When your whole plant uses automation and artificial intelligence casually, it’s easy to start looking at that tech like any other tool. The truth is that smart factory technology, for all its strengths, can still be vulnerable to security issues like unrestricted access or data theft. It’s up to you to outsmart those digital dangers — so think ahead and build security processes and tools into your smart factory strategy.

    Step #2: Involve your people in the smart factory vision

    Although technology is a key part of any smart factory, it can’t function all alone. Data from sensors or integrated systems is only as good as its ability to trigger the appropriate action — like changing a process, bringing materials, choosing which problem to focus on and more. Since these are human tasks, it makes sense that smart manufacturing needs to empower people, not replace them.

    To do this, you’ll need a few key approaches in your smart factory strategy:

    • Create value for workers: People are the innovators, problem-solvers and creative thinkers of your factory. Each smart factory solution should be designed to create real value for workers, whether in the form of accessible data, meaningful insights, better tools or smoother processes.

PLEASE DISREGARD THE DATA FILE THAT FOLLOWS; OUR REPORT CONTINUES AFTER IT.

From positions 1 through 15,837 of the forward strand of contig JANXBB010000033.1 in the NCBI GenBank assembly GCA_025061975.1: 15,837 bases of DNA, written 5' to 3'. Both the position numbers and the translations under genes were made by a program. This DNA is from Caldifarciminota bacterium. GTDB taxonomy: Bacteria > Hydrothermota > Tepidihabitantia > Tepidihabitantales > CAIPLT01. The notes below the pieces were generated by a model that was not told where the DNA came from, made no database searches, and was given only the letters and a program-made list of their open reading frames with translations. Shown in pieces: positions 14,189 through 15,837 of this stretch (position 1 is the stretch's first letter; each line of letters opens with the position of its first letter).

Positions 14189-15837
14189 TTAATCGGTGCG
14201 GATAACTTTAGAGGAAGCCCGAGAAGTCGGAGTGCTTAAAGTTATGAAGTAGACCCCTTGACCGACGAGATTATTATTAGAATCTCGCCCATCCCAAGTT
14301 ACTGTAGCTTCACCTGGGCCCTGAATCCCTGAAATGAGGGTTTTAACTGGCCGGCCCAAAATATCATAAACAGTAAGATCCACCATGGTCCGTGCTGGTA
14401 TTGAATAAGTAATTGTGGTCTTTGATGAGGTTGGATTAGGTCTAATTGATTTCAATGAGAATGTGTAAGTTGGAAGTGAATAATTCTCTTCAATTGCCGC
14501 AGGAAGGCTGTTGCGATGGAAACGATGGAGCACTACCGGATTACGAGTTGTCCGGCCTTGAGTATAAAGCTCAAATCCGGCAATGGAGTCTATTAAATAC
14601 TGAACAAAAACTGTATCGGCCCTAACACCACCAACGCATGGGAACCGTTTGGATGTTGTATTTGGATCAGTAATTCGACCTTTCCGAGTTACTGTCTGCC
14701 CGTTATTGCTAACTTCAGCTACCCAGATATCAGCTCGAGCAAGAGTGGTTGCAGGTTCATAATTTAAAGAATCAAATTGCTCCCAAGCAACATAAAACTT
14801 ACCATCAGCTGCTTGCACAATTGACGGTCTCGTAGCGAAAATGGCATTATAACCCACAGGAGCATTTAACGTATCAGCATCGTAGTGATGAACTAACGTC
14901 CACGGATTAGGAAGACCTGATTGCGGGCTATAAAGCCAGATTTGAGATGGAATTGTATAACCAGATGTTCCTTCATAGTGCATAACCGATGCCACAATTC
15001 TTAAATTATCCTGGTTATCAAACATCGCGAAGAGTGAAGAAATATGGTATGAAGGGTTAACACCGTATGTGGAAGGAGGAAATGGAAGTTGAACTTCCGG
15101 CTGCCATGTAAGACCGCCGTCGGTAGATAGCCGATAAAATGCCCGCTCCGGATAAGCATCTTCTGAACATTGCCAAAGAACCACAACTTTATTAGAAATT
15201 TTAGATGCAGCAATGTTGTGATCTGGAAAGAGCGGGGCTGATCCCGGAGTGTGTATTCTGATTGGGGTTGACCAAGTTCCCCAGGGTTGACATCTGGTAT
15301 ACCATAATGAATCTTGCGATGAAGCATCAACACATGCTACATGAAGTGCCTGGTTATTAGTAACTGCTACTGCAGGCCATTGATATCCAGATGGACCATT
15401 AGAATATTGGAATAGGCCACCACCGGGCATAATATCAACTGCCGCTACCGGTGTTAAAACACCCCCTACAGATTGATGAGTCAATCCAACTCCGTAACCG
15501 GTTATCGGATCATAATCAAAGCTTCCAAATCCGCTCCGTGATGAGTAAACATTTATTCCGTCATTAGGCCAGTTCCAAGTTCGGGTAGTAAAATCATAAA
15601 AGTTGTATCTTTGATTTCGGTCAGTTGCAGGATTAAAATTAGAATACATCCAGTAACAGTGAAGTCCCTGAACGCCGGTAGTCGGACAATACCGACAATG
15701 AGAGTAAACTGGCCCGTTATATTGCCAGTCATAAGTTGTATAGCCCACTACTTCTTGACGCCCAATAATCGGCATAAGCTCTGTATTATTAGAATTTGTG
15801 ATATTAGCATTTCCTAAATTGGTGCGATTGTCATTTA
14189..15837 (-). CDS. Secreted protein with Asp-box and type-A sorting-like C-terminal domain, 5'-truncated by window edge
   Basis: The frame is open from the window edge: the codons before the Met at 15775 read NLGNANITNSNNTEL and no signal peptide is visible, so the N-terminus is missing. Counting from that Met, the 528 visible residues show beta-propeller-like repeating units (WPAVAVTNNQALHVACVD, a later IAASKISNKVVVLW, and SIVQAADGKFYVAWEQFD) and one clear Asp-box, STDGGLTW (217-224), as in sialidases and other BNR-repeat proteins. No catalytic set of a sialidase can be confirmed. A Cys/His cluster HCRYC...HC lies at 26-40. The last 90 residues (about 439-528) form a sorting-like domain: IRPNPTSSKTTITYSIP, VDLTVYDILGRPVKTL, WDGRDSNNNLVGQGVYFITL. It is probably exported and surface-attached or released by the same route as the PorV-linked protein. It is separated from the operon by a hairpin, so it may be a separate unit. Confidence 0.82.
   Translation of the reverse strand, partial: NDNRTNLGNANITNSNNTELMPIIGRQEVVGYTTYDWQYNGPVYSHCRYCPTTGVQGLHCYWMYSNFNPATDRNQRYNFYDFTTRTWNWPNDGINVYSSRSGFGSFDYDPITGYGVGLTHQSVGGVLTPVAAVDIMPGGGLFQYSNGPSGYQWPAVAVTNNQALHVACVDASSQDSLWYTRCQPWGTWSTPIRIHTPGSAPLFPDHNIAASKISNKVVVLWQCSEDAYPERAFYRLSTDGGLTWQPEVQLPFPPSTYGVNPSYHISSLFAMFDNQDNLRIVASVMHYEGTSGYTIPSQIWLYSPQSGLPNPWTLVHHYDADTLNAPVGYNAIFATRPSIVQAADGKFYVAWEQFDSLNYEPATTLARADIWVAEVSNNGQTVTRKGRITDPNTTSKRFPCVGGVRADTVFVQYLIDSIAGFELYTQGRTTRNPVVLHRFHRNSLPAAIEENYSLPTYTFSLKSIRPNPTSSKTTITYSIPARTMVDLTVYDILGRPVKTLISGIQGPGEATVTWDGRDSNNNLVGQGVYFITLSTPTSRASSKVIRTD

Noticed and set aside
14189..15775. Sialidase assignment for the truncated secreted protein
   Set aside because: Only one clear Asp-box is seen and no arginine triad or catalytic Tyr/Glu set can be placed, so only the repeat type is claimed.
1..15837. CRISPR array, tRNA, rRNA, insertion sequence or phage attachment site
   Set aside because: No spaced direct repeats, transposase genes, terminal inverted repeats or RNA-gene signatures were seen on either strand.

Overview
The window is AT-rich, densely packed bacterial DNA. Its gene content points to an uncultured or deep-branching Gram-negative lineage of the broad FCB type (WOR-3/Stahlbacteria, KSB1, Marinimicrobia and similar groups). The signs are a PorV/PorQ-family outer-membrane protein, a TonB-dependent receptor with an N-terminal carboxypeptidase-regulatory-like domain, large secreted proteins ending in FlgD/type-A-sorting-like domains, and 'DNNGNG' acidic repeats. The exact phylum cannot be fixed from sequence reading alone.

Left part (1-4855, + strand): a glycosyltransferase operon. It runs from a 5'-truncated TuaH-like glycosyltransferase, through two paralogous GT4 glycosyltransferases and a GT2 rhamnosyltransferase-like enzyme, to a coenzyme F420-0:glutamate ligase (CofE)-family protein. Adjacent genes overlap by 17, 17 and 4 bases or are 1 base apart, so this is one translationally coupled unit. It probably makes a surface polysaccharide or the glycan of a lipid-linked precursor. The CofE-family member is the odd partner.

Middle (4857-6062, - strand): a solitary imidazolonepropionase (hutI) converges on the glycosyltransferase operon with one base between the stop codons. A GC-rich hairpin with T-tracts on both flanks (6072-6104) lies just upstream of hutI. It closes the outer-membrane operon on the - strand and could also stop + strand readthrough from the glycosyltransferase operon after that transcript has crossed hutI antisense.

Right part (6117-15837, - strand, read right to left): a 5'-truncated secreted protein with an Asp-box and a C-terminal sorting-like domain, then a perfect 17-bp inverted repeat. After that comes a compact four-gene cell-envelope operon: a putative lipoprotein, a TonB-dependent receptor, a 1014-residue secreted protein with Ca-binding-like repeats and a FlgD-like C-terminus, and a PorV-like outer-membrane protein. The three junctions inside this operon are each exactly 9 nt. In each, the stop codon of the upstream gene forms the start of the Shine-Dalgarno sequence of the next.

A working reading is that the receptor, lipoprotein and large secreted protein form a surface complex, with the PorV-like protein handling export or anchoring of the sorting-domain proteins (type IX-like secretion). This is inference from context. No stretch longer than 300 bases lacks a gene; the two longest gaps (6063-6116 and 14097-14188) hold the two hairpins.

• Make tools practical: Employees need to be comfortable with smart manufacturing technology. If your systems and tools are too difficult to use, people won’t actually use them — and that, of course, defeats the purpose. Make sure your smart factory strategy emphasizes intuitive, user-friendly approaches that fit the needs and expectations of the modern worker.

    • Bring people together: Like the supply chain itself, your factory is full of moving parts. When those “parts” are people, it’s especially important to make sure they’re all working together. For example, your smart factory strategy should be designed to keep IT and Operations teams on the same page, helping Operations communicate their needs and allowing IT to identify the specific tech solutions that can help without introducing new obstacles.